A decade ago, high school football star Brian Banks pleaded no contest to kidnapping and rape charges. On Thursday, Banks, now 26, regained his freedom after his accuser recanted her testimony. Lolita Lopez reports for the NBC4 News at 5 p.m. on May 24, 2012.
A judge has exonerated a Long Beach high school football star whose professional sports prospects were derailed by a 2003 rape conviction, after his accuser recanted her testimony.
The California Innocence Project said that Brian Banks, a one-time Long Beach Polytechnic High School football star, had been exonerated after a hearing in a Long Beach court room Thursday morning.
"There are no words in any language, no gesture in any culture that can explain or describe what I have been through," said a tearful Banks, after his case’s dismissal. "I hope my story brings light to a major flaw in the judicial system. It is time for wrongful convictions to be addressed in the United States."
Though he maintained his innocence, Banks pleaded no contest a decade ago to charges that he raped a fellow student. A plea deal meant he served nearly six years in prison – instead of the 41 he could have faced.
Now 26, Banks is out on probation and has had to register as a sex offender. He was still wearing an ankle monitor Thursday outside the courthouse, where he celebrated the judge's action with family and supporters.
"I'm happy I'm free now," he said in an interview with NBC4. "I just wish the opportunity I have now of being heard was there when I was 16 years old."
In high school, Banks was awarded a scholarship to USC and was regarded as a top college football prospect with good chances of going into the NFL.
Lawyers for the California Innocence Project, which works for the release of wrongfully convicted inmates, took up his case and won his exoneration.
"Brian’s story is so compelling, and his case for innocence so clear, we knew we had to take this on," said Justin Brooks, a professor at California Western School of Law and director of the project, in a press release. “Brian lost a huge part of his life when he was unjustly sent to prison."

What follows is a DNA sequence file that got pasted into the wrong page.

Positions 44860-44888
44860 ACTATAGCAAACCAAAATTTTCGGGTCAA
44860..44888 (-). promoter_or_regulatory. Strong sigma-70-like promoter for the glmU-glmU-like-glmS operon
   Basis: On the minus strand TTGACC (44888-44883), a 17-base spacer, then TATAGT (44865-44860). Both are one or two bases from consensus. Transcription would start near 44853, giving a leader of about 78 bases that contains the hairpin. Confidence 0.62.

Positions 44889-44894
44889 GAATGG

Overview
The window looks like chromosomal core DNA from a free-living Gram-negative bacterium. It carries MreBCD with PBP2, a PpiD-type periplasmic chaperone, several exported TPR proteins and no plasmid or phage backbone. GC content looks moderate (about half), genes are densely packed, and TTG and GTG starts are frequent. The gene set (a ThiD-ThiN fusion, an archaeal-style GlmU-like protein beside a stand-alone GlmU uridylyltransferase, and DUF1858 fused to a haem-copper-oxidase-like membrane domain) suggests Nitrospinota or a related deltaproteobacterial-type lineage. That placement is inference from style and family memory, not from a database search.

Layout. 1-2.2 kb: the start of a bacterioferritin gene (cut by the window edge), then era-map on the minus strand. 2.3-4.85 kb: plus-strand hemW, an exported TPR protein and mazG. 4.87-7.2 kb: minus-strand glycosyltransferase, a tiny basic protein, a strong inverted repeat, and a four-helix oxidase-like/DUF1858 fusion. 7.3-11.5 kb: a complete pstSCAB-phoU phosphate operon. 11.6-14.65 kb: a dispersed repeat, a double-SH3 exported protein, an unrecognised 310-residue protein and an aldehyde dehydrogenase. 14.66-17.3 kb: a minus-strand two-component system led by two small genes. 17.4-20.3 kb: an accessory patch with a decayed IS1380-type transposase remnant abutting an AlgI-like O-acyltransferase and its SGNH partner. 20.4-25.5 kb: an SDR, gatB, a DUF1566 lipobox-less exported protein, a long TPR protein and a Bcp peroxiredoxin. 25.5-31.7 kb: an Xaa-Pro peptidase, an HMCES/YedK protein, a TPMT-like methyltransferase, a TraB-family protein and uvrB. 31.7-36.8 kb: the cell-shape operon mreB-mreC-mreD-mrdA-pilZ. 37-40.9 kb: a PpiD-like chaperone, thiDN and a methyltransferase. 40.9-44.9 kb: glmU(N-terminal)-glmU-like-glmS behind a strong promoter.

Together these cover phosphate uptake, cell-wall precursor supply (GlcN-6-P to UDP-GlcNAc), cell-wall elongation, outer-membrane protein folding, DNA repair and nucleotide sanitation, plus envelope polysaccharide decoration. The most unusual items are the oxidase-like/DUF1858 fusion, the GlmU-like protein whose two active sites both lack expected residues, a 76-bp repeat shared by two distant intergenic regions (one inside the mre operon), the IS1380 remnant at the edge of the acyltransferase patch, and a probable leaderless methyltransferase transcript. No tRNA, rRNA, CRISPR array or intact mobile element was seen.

Banks' accuser, Wanetta Gibson, reportedly said she lied about the accusation. She friended Banks on Facebook after he got out of prison, saying she wanted to "let bygones be bygones."
According to documents in the case, she met with Banks and said she had lied, and she offered to help him clear his record.
But she later refused to repeat her statements to prosecutors because she was worried she would have to return a $1.5 million payment from a civil suit brought by her mother against the Long Beach Unified School District.
She told Banks, "I will go through with helping you but it's like at the same time all that money they gave us, I mean gave me, I don't want to have to pay it back."
In a brief hearing Thursday, Los Angeles Superior Court Judge Mark C. Kim told attorneys that the case was dismissed based on documents filed by Banks' attorneys.
"This is a kid who was a superstar,'' Brooks said. "He would be playing the NFL now if this hadn't happened.'"
Banks tweeted Wednesday, "So many people coming to show support tomorrow!! #fullhouse nothing but love and I love y'all back x2!!"
According to his website, He wants to produce a documentary about his life, and is hoping to return to football. He's been training since his release from prison in 2007.